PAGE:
What is Princeton like?
Princeton is amazing; the people there are all so accomplished and interesting. Everyone is really nice and supportive as well, and the residential college system ensures that you get to know the students living around you really well and form a tight support group. The workload is really hard though, and grade deflation is not a myth, unfortunately.
What is most misunderstood about Princeton?
A lot of people come into Princeton thinking it will be full of socially awkward geniuses, but that is far from the truth. While we do have our fair share of super geniuses, there are a surprising number of people just like you and me!
What kind of students do you think colleges are looking for?
I think colleges are looking for enthusiastic, motivated students. It doesn’t matter what you’re interested in as long as you’re passionate about it and take your love for it to the next level. When I wrote my college essays, I wrote about the things that genuinely excited me, and I think admissions officers can tell whether an applicant is truly interested in something. You don’t have to stress too much about doing something incredibly unique–someone has probably already done it anyway–but as long as you take what you have and take it to the next level, like running for sports team captain or club president, colleges will appreciate your hard work and dedication. Lastly, be yourself and don’t be afraid to insert your quirks into your application. All my friends at Princeton said they wrote “weird” things in their application, talking about their strangest habits and ideas. This makes you more personable and [makes you] stand out, so do it!!
What has been one of the greatest challenges in college, and what do you think high school students can do to best prepare themselves?
One of the biggest challenges of college was adjusting to the new environment–you’re surrounded by so many people and there’s always something going on. Finding a balance between work and play is really hard because there will always be someone having fun, and you’re going to want to join them. In high school, start developing really good time-management skills and learning to say No sometimes; this will be really helpful in college!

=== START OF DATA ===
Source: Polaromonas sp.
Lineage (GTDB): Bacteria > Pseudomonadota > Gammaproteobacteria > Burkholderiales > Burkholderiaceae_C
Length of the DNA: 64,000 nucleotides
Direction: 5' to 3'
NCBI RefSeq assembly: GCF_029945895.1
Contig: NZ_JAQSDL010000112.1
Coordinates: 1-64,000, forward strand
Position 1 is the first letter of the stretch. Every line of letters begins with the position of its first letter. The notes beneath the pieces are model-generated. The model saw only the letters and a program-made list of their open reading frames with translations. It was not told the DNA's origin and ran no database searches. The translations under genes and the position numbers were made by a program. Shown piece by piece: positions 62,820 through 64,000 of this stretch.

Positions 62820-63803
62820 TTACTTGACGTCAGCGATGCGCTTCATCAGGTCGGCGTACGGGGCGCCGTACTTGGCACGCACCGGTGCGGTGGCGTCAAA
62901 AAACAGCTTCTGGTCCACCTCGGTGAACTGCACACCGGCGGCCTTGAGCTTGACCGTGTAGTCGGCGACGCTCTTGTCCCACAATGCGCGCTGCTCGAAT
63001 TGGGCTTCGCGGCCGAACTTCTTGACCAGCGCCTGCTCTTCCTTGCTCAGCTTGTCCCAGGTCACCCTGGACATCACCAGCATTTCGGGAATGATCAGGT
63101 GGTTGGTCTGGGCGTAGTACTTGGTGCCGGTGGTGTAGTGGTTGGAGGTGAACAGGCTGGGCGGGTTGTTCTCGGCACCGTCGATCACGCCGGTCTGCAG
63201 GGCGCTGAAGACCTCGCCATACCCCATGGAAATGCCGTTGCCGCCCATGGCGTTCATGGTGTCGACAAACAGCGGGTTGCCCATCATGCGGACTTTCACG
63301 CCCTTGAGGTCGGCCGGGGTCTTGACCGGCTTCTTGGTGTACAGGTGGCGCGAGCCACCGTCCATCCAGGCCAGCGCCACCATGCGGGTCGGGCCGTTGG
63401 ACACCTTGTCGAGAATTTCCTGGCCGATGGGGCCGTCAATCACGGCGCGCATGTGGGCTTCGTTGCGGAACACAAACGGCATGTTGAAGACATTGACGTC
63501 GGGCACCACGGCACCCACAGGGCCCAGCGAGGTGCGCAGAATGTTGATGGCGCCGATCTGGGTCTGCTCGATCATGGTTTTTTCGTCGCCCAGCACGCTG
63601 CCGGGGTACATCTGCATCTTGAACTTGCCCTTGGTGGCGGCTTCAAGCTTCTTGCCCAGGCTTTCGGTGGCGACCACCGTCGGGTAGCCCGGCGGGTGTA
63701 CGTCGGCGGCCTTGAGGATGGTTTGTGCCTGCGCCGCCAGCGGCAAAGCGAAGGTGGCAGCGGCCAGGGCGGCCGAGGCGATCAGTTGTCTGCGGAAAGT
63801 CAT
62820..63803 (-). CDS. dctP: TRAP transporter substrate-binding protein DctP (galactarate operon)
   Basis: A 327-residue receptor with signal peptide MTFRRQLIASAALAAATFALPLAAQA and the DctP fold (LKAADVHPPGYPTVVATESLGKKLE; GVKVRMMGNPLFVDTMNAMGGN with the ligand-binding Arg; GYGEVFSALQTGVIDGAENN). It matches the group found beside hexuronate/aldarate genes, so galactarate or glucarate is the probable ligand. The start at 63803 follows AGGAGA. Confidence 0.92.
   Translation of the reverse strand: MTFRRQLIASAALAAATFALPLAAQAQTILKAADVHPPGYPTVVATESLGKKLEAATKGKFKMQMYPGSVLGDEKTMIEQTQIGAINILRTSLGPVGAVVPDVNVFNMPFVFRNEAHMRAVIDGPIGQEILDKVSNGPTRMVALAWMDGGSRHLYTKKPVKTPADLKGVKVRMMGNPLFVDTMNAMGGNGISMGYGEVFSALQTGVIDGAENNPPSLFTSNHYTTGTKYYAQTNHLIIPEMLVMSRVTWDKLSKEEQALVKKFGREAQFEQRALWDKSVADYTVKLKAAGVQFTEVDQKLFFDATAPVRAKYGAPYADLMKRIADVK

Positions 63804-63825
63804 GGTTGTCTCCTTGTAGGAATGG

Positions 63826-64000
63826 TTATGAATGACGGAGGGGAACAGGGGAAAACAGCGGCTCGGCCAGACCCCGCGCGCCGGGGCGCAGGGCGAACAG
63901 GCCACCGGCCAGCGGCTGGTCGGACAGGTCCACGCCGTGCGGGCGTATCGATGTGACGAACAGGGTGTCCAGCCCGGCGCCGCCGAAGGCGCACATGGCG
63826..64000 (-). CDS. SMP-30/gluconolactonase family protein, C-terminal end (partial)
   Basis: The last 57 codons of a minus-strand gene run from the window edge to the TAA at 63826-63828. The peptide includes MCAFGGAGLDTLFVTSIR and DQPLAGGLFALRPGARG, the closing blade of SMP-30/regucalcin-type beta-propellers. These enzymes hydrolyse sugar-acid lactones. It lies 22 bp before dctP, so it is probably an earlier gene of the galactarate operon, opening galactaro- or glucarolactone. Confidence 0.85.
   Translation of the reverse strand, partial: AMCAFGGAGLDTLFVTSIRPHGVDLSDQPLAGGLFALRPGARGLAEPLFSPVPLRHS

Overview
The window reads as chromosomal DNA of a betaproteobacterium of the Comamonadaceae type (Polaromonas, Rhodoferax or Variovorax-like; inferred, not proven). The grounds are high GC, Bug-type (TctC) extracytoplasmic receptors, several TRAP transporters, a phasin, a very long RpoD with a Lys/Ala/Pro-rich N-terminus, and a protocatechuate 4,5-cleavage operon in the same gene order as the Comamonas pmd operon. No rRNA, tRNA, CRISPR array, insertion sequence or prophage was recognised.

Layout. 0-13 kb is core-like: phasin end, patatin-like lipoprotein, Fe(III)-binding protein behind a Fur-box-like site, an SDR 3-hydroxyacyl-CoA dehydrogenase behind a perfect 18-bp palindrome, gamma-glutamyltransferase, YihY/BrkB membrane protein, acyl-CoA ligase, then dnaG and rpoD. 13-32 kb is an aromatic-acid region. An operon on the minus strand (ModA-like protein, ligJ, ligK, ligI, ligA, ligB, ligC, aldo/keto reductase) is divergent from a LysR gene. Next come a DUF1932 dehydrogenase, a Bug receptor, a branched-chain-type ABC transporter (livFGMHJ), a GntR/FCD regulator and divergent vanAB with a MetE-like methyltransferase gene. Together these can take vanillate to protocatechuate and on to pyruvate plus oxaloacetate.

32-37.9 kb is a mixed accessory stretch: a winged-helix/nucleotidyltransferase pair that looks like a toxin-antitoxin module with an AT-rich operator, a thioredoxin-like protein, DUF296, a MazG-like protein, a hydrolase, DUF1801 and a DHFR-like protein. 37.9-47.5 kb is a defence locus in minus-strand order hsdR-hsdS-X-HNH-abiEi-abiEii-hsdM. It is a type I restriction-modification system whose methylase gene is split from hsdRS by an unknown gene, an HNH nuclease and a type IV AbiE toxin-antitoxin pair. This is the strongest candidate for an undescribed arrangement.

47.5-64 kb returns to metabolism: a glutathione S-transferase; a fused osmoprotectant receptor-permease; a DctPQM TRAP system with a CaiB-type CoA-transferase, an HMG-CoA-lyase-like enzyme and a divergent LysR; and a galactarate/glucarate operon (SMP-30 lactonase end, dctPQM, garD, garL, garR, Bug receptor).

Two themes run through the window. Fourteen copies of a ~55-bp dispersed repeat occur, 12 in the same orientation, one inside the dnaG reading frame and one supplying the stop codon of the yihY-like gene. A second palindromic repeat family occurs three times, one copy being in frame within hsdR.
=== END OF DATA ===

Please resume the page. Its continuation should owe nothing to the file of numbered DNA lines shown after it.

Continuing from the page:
How did you spend your time in high school?
In high school, I was involved with my school’s French Club. I also played on the Varsity badminton team and played competitively with a private club. I was on Class Council all four years at Gunn and was in El Camino Youth Symphony for eight years, where I played violin and participated in international tours every other summer!
If you were to start high school all over again, what would you do differently?
If I were to start high school all over again, I might try getting involved in more clubs and exploring my interests. In college, there are so many interest groups that I didn’t know existed and it would have been cool to get involved in them in high school as well. Overall though, I’m pretty happy with my high school experience.
What advice would you give prospective college students to help them prepare for college?
I definitely recommend taking the hardest classes you can; AP credits can come in handy when you’re picking classes, and you can often skip the hard “weeder” science classes. Also, these harder classes prepare you for the harder workload of college and more independent teaching method. Learn to work independently without relying on teachers too much, as college professors are very impersonal.
Do you recommend any websites and resources that will help students get to know Princeton?
Gunn High School